Who is Fleming Island?
While we aren’t exactly right around the proverbial corner from our fair Jacksonville, we are still considered a “suburb” of the Gateway of Florida. St. Augustine is also a wonderful sister city. Being surrounded by such culturally rich cities and stunning waters, Fleming Island has some big shoes to fill – and boy, do we make good on that.
Yes, we’re an island. Kind of. Sorta
Our name should easily indicate our geographical state in the Sunshine State. However, it is not that easy. Even prominent geologists are flummoxed about what to define Fleming Island as (but who wants to live by labels all the time anyway, right?).
While we do have water on all sides of our community, it’s not necessarily rivers or oceans surrounding us. Some wetlands figure into the equation as well, making it not entirely an island. A more appropriate name may have been Fleming Peninsula, but that doesn’t sound quite as cool. Don’t you think?
Some say that if water of any sort surrounds the main body of land, that is the true definition of an island – luckily, that means our precious Fleming Island doesn’t need to be renamed any time soon.
How did we get started?
When Pangea split apart… ok, ok, we won’t go quite that far back. In the 1500’s Spanish settlers… Not that far back either? Ok, let’s start with how the “island” (still up for debate, remember) got its name.
It all started with a Fleming (obviously).
Traveling from the Emerald Isle, George Fleming made his way to the St. Augustine area (owned by Spain at the time) in the late 1700s and enlisted in the military. He became well-admired for his service, and the Governor granted him 1000 acres of land in the area to settle.
The rest is history, the kind of typical family story that is so familiar: man gets 1000 acres of land, builds a plantation, gets married, has a couple of kids, kids have kids (including the 15th Governor of Florida), and our lovely community is what it is today.
We have a bit of military history, too.
During the Civil War, our Fleming family sent the four sons at the time off to fight. Margaret Fleming likely sat a great deal of the time with her daughters, wringing their hands in worry, as mothers all over the country did. Margaret and her girls made the most of the war when they tended the wounded at a hospital upon being expelled from Hibernia, the Fleming plantation established so many years before.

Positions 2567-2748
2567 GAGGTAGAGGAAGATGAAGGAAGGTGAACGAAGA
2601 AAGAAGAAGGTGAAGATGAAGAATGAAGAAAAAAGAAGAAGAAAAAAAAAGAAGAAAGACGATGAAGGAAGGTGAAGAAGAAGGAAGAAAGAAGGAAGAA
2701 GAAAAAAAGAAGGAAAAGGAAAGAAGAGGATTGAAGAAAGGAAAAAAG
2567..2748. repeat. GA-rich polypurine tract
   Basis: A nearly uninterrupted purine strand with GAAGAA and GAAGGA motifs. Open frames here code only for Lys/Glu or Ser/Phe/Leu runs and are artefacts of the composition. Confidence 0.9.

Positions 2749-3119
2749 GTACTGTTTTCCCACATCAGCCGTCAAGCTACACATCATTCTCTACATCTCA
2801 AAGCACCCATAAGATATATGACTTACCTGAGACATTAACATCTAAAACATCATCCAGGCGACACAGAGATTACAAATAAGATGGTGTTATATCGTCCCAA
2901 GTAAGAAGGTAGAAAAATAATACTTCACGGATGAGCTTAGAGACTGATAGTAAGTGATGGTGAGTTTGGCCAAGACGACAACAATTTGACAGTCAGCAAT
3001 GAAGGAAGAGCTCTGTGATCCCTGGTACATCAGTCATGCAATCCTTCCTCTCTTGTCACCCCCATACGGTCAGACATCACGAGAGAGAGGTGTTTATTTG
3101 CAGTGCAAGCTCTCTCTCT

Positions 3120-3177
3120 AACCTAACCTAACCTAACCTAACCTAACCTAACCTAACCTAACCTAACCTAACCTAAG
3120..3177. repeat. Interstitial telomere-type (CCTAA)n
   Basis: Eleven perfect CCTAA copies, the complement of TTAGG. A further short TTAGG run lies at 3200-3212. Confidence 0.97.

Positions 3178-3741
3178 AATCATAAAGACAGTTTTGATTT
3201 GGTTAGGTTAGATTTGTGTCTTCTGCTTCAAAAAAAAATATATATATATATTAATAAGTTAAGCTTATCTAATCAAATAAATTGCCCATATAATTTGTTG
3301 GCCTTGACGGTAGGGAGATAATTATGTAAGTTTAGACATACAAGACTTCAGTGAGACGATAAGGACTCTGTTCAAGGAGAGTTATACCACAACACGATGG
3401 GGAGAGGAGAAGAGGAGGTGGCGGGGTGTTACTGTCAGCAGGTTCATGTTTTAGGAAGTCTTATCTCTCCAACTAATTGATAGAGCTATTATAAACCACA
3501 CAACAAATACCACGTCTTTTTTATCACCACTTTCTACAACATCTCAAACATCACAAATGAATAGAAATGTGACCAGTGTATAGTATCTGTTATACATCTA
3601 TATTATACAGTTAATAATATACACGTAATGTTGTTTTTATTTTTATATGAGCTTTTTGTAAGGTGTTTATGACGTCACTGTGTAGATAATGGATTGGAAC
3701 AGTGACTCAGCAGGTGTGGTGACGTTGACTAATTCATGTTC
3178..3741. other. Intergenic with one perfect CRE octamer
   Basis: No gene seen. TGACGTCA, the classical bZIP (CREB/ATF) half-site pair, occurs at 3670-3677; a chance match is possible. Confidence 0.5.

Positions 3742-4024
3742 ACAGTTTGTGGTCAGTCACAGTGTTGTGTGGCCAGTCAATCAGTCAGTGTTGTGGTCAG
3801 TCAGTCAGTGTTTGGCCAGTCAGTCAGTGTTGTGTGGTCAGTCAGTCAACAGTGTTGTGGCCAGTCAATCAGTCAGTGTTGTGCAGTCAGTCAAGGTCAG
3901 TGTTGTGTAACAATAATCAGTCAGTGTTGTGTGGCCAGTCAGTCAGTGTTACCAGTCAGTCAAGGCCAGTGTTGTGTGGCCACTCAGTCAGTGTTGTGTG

Like many other families, the Flemings returned home after the war to find it in need of some serious refurbishment (probably could have used a really good pressure wash). Successful in their restoration, the post-war plantation spent some time as a hotel before its eventual decline.
The military wasn’t quite done with Fleming Island yet. Fast forward a bit to World War II. Naval Air Station Jacksonville established itself in 1940 but needed all the room it could get. They wanted training and auxiliary airstrips but were running out of space to put them. Fleming Island looked appealing, so they built four airstrips here.
Fleming Island NOFL wasn’t long for the road, though. Although it did receive a small bit of use through the 1940s, by the 1950s, it appears that the runways were no longer used at all. In the 60s they were declared “abandoned”.
The strips, while still intact, served as a cool dragstrip, filming location, and more for a few more decades. The new millennia had different ideas for the area and are now unrecognizable as an airfield, covered with houses, schools, shopping, and even a lake.
What makes us unique?
Fleming Island’s individuality begins and ends with the amazing pressure washing company Shark Pro Wash… Just kidding. Not the part about us being amazing, but about us being the ONLY part of Fleming Island that makes it unique.
We’ve covered that Fleming Island served essential roles in two of America’s biggest wars in many ways. And, of course, how we are an island and not an island all at the same time. And how Shark Pro Wash circles the Island, ready to take a bit of dirt and grime from all the gorgeous properties there (more on this awesomeness later).
We aren’t a town, per se, but a census-designated place. So what the heck is that?
Wait, what? Fleming Island is a what, now? A census-designated place (CDP) is a name for a place that doesn’t fit into the defined label of “legally incorporated” areas but is still a community of people, education, shopping, parks, and more. Remember? Labels sometimes don’t have a place, so this island-not-island shouldn’t fit the typical mold either!
Because it doesn’t fall under a label of town or city and is more like an “other”, there needs to be a good way to collect data for funding. So CDPs were created to still provide statistical data. You down with CDP, yeah, you know we!
Parks, water fun, and Jacksonville right around the corner – oh my!
Enough about statistics, though – you want to recognize your home as the coolest place to live, and Fleming Island sure lives up to that. With paved sidewalks that literally travel the length of the entire Island, getting outdoors to go walking, jogging, and biking is super easy. And what a gorgeous run you’ll have too!
So many amazing parks for the kids are scattered about, with boating and fishing a regular pastime for our community. Not to mention premier shopping, dining, and even indoor ax throwing (yes, you read that right)!
Keeping Fleming Island beautiful – one wash attack at a time.
You know what an amazing and stunning place Fleming Island is to live – and we live to keep it stunning. SharkProWash uses the power of water to release all the dirt, grime, algae, mold, and mildew from the surfaces of your property. We specialize in pressure washing, soft washing, roof cleaning, house washing, screen enclosures, sidewalks, walkways, and driveways. Our professional and courteous team will give you results that make JAWS drop!